And what if you could, at the same time, in the same place, have an experienced High Intensity Trainer put through the toughest High Intensity workout you have ever done? And how about if there were a couple hundred other people there to hang out with, who loved High Intensity Training just as much as you do? Does that sound too good to be true or what?
Well, it’s not too good to be true. Such a place does exist; it’s called the HIT Resurgence Conference, and it’s happening March 15th and 16th in Minneapolis, Minnesota–and I want to meet you there.
The event is being hosted by my friend Luke Carlson, owner of Discover Strength personal training studios. In case you have never met Luke, he is a class act, one of the most knowledgeable HIT experts around, and this event is first class all the way. You will learn, network, make new friends, and create some great training memories. It is a fantastic experience you will not soon forget, so I really hope you will make the commitment right now to get there.
I will be there, along with my wife Patty, and 2 of the Fitness Coaches from our training studio-Shawn “Dag-Nasty” Deignan and Illy “The Shizzle” Stoilova-Rogers. When you get there, I want you to make it a point to find us and introduce yourself.
Here’s Luke and Brandon to tell us more about this year’s event:
I got a voicemail today that knocked me for a loop. It was a message from my friend Doug Holland, informing me that Greg Anderson–husband, trainer, gym owner, High Intensity Training expert, and an all-around great guy–had passed away.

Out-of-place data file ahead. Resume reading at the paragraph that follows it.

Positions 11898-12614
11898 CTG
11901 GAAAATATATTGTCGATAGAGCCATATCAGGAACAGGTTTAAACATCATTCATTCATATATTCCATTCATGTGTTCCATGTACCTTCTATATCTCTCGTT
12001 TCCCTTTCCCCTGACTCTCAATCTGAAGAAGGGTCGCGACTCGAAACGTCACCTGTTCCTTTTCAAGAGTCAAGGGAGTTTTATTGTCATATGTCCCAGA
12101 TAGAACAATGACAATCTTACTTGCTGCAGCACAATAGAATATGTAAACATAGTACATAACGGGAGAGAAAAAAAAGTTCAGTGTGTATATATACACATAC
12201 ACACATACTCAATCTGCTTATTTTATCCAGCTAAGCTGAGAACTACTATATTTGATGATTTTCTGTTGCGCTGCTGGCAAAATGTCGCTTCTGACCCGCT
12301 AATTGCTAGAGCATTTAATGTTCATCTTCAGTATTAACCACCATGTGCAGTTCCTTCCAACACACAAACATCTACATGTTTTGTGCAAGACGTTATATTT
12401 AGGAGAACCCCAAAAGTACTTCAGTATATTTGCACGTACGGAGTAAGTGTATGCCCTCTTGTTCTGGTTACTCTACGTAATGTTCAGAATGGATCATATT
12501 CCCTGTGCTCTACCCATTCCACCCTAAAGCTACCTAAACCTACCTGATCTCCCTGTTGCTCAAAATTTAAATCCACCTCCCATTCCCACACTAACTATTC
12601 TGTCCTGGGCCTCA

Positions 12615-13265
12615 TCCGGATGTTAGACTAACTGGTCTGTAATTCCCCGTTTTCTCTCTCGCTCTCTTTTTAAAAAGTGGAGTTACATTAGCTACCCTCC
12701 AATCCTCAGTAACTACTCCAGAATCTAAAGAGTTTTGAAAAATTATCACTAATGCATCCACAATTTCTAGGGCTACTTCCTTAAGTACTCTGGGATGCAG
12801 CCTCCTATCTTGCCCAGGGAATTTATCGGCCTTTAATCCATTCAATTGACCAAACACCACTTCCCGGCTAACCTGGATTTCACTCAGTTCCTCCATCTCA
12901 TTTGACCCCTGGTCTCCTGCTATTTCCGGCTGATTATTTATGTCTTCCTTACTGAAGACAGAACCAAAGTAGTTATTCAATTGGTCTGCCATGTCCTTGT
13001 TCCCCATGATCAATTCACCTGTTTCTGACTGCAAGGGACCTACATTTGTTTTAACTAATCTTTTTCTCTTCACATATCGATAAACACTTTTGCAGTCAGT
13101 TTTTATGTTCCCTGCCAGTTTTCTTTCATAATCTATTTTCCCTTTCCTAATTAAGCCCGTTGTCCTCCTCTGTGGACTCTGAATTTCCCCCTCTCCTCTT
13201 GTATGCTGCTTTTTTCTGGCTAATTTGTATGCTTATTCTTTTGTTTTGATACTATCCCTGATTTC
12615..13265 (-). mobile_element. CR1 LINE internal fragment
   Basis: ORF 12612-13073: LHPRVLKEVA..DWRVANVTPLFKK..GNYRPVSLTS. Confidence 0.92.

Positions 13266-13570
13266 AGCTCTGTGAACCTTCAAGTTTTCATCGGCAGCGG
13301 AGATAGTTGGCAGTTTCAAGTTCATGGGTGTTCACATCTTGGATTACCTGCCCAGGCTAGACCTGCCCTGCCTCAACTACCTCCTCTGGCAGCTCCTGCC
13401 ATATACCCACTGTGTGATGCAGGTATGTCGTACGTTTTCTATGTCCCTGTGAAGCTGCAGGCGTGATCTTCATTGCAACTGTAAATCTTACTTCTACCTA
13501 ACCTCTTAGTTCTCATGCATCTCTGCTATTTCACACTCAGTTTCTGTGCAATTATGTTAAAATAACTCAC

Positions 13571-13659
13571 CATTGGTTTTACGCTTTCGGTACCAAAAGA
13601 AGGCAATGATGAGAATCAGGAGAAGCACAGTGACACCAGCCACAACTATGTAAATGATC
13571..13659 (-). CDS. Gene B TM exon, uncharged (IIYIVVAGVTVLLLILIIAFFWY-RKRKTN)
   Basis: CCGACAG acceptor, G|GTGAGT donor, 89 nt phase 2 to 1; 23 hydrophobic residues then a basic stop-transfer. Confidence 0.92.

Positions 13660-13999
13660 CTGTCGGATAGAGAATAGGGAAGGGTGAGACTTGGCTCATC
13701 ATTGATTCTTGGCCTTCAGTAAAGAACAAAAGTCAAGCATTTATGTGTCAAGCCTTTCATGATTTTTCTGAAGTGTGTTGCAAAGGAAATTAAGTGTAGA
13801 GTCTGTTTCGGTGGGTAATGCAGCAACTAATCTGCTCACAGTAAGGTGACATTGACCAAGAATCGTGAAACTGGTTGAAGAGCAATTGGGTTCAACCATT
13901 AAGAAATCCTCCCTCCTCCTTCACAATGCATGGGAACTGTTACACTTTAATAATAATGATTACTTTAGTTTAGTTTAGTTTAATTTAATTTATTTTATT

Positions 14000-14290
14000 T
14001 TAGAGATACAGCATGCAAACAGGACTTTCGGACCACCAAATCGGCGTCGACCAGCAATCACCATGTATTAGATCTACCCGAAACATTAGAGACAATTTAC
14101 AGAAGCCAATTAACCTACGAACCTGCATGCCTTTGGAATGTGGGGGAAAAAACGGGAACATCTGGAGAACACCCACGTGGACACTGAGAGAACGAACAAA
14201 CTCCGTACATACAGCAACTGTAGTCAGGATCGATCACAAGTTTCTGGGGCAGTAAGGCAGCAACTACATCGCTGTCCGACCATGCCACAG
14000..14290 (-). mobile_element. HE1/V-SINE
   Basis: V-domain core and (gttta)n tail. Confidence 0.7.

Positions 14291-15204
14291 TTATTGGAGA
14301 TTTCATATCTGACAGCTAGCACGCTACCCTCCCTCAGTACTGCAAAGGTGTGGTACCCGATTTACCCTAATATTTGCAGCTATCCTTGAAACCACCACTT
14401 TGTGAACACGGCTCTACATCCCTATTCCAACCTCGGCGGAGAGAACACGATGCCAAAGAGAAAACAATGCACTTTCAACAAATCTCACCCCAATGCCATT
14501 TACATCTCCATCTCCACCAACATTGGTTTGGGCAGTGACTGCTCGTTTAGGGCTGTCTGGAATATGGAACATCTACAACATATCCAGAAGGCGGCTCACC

Greg was the owner of Ideal Exercise in Seattle, Washington, one of the finest, and busiest, HIT training facilities anywhere. He was well known and well respected by everyone in the HIT community. He was a good friend of the late Mike Mentzer, and Doug McGuff, author of Body By Science, referred to him in a blog post as “The Greatest Trainer In The World”.
I never had the pleasure of meeting Greg in person, but was lucky enough to be able to interview him, and speak to him on the phone several times. He was always upbeat, with a happy-go-lucky demeanor, and was funny as hell. We talked about training, the training business, our experiences with Mike Mentzer, and some of the crazy people we’ve met through high intensity training. He was kind enough to send me a DVD of him training some of his clients, and once even called me out of the blue to warn me of potential legal action against me over intellectual property rights. In my experience, he was the personification of a stand-up guy.
I would like to express my sincerest condolences to his wife Ann-Marie, his family and friends, and all those suffering from the loss of a great man. The High Intensity Nation will not be the same without him.
For those of you who never had the pleasure of coming in contact with Greg, I have re-posted his interview below.
Rest in peace, Greg. You will be missed.
To hear the Greg Anderson interview, just click on the play arrow (the little triangle on the left) below:
Doug “The Sickness” Holland performs 5 chins with 100 pounds of chains strapped to himself. Strict. Dead hang. No kipping. Oh by the way Doug is over 50 years old. Gee Doug, I guess High Intensity Training doesn’t work….
Markus “MR High Intensity” Reinhardt pre-contest tribute to his mentor, the one and only Mike Mentzer. Go get ‘em Markus!
Denny “The Human Guinea Pig” Locascio gets tested on the old Med-X medical testing low back machine at Ken Keppler’s Abstract Fitness in Gainesville, Florida.
Your boy gives you a secret bicep training technique with dumbbells (at the end of the video)